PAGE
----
Although our definition of self-disclosure is helpful, it doesn’t reveal the important fact that not all self-disclosure is equally revealing—that some disclosing messages tell more about us than others.


Social psychologists Irwin Altman and Dalmas Taylor describe two ways in which communication can be more or less disclosing.  Their model of social penetration shows two dimensions of self-disclosure.  One is breadth of information volunteered—the range of subjects being discussed.  For example, the breadth of disclosure in your relationship with a fellow worker will expand as you begin revealing information about your life away from the job as well as on-the-job details.  The second dimension of disclosure is the depth of the information offered, the shift from relatively nonrevealing messages to more personal ones.


Depending on the breadth and depth of information shared, a relationship can be defined as casual or intimate.  In a casual relationship, the breadth may be great, but not the depth.  A more intimate relationship is likely to have high depth in at least one area.  The most intimate relationships are those in which disclosure is great in both breadth and depth.  Altman and Taylor see the development of a relationship as a progression from the periphery of their model to its center, a process that typically occurs over time.  Each of your personal relationships probably has a different combination of breadth of subjects and depth of disclosure.


What makes the disclosure in some messages deeper than others?  One way to measure depth is by how far it goes on two of the dimensions that define self-disclosure.  Some revelations are certainly more significant than others.  Consider the difference between saying “I love my family” and “I love you.”  Other statements qualify as deep disclosure because they are private.  Sharing a secret that you’ve only told a few close friends is certainly an act of self-disclosure, but it’s even more revealing to divulge information that you’ve never told anyone.


Another way to classify the depth of disclosure is to look at the types of information we share:


Cliches.  Cliches are ritualized, stock responses to social situations—virtually the opposite of self-disclosure:  “How are you doing?”  “Fine!”  “We’ll have to get together soon.”


Remarks such as these usually aren’t meant to be taken literally, in fact, the other person would be surprised if you responded to a casual, “How are you?” with a lengthy speech on your health, state of mind, love life, or finances.  Yet it’s a mistake to consider clichés meaningless, for they serve several useful functions.  For instance, they can give two speakers time to size each other up and decide whether it’s desirable to carry their conversation any further.  Our first impressions are generally based more on the nonverbal characteristics of the other person than on the words we hear spoken.  Things like eye contact, vocal tone, facial expression, posture, and so on can often tell us more about another person than can the initial sentences in a conversation.  Given the value of these nonverbal cues and the awkwardness of actually saying, “I want to take a few minutes to look you over before I commit myself to getting acquainted,” the exchange of a few stock phrases can be just the thing to get you through this initial period comfortably.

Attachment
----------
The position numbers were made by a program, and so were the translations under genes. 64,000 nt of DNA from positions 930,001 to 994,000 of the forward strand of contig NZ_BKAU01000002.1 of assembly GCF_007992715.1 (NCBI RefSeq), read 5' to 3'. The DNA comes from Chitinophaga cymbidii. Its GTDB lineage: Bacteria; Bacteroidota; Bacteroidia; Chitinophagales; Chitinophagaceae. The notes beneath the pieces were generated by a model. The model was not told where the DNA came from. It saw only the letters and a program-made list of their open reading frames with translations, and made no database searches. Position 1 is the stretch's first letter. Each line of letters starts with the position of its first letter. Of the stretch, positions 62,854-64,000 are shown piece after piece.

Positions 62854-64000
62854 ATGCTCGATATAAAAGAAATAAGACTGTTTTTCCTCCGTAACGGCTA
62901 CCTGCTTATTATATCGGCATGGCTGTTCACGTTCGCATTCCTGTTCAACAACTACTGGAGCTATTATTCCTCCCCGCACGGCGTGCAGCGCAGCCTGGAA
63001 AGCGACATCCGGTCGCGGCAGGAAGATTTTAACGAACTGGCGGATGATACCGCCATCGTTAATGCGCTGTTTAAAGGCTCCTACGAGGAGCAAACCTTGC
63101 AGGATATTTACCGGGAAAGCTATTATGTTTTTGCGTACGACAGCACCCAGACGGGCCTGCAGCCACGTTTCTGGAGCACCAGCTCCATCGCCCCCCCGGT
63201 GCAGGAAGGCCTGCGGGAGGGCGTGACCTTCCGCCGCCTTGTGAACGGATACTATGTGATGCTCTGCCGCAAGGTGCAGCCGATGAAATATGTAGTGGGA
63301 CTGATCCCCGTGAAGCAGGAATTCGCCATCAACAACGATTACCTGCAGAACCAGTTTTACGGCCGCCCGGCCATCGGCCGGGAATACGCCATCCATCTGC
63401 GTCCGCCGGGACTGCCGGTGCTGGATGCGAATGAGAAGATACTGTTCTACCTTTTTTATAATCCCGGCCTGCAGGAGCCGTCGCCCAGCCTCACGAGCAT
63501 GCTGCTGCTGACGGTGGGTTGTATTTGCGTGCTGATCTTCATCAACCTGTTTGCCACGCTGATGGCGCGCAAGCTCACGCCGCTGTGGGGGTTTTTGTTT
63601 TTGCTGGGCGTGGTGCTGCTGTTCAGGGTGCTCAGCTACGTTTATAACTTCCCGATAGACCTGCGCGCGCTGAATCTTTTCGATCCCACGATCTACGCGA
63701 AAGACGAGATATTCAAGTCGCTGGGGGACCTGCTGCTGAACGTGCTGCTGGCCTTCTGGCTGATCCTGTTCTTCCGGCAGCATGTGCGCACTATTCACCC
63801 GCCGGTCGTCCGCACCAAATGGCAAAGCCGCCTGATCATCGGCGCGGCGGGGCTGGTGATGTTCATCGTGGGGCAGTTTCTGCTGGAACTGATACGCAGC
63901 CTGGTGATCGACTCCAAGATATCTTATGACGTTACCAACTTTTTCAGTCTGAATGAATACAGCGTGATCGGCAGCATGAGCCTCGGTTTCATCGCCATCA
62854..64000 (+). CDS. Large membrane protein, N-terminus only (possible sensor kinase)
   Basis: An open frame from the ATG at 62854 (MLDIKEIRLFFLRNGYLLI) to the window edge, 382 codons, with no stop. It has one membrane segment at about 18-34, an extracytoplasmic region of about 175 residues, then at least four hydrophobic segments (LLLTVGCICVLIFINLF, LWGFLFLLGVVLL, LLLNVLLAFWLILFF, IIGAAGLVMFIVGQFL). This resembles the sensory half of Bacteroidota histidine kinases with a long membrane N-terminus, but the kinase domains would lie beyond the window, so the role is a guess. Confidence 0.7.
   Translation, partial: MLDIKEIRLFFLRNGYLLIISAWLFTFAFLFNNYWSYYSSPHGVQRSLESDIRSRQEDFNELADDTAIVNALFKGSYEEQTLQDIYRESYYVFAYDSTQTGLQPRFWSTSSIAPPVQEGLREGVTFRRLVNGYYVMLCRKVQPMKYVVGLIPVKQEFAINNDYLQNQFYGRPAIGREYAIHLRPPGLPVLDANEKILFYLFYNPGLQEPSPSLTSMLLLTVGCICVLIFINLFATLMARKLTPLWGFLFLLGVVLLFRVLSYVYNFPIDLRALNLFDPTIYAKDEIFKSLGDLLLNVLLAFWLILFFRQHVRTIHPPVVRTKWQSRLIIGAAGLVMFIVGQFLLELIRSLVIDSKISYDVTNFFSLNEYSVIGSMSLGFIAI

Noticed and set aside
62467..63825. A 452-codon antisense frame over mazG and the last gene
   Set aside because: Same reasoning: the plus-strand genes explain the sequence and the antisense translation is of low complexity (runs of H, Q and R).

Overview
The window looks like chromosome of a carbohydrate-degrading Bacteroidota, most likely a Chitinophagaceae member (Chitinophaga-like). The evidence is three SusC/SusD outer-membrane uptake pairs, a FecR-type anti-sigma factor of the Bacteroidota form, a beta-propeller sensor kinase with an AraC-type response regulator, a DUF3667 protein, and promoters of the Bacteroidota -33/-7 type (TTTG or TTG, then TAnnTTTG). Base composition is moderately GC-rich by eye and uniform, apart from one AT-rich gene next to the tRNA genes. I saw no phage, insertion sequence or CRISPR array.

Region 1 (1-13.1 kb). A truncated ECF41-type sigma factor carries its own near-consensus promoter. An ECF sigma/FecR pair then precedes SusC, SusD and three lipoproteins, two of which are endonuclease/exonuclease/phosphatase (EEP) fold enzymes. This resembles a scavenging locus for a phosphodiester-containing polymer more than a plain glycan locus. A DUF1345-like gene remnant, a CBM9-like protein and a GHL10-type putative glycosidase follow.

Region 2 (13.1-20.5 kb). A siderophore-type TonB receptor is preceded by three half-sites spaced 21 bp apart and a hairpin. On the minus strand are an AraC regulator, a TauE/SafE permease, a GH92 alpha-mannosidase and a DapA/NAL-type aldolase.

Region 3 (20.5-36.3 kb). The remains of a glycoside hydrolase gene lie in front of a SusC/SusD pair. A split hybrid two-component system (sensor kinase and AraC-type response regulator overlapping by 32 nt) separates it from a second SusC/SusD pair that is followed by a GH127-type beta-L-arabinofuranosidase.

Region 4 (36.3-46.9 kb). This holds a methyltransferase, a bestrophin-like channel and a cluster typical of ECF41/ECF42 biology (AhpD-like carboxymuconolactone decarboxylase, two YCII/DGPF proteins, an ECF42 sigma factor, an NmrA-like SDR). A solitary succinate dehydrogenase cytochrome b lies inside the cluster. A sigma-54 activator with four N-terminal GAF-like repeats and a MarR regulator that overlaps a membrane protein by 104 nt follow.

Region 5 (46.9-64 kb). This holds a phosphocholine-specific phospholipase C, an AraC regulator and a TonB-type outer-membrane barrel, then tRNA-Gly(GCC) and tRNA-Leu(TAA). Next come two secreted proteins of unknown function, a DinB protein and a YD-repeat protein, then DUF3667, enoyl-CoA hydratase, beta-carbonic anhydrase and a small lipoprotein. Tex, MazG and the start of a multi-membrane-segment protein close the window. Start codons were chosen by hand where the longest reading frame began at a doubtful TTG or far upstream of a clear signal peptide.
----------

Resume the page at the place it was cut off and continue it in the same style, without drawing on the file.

Cliches can also serve as codes for other messages we don’t usually express directly, such as “I want to acknowledge your presence” (for instance, when two acquaintances walk past each other).  Additional unstated messages often contained in cliches are “I’m, interested in talking to you if you feel like it” or “Let’s keep the conversation light and impersonal; I don’t feel like disclosing much about myself right now.”  Accompanied by a different set of nonverbal cues, a cliché can say, “I don’t want to be impolite, but you’d better stay away from me for now.”  In all these cases clichés serve as a valuable kind of shorthand that makes it easy to keep the social heels greased and indicates the potential for further, possibly more profound conversation.


Facts.  Not all factual statements qualify as self-disclosure.  They must fit the criteria of being intentional, significant, and not otherwise known:


“This isn’t my first try at college.  I dropped out a year ago with terrible grades.”

“I’m practically engaged.”  (On meeting a stranger while away from home.)

“That idea everyone thought was so clever wasn’t really mine.  I read it in a book last year.”


Facts like these can be meaningful in themselves, but they also have a greater significance in a relationship.  Disclosing important information suggests a level of trust and commitment to the other person that signals a desire to move the relationship to a new level.


Opinions.  Still more revealing is the level of opinions:


“I used to think abortion was no big deal, but lately I’ve changed my mind.”

“I really like Karen.”

“I don’t think you’re telling me what’s on your mind.”


Opinions like these usually reveal more about a person than facts alone.  If you know where the speaker stands on a subject, you can get a clearer picture of how your relationship might develop.  Likewise, every time you offer a personal opinion, you are giving others valuable information about yourself.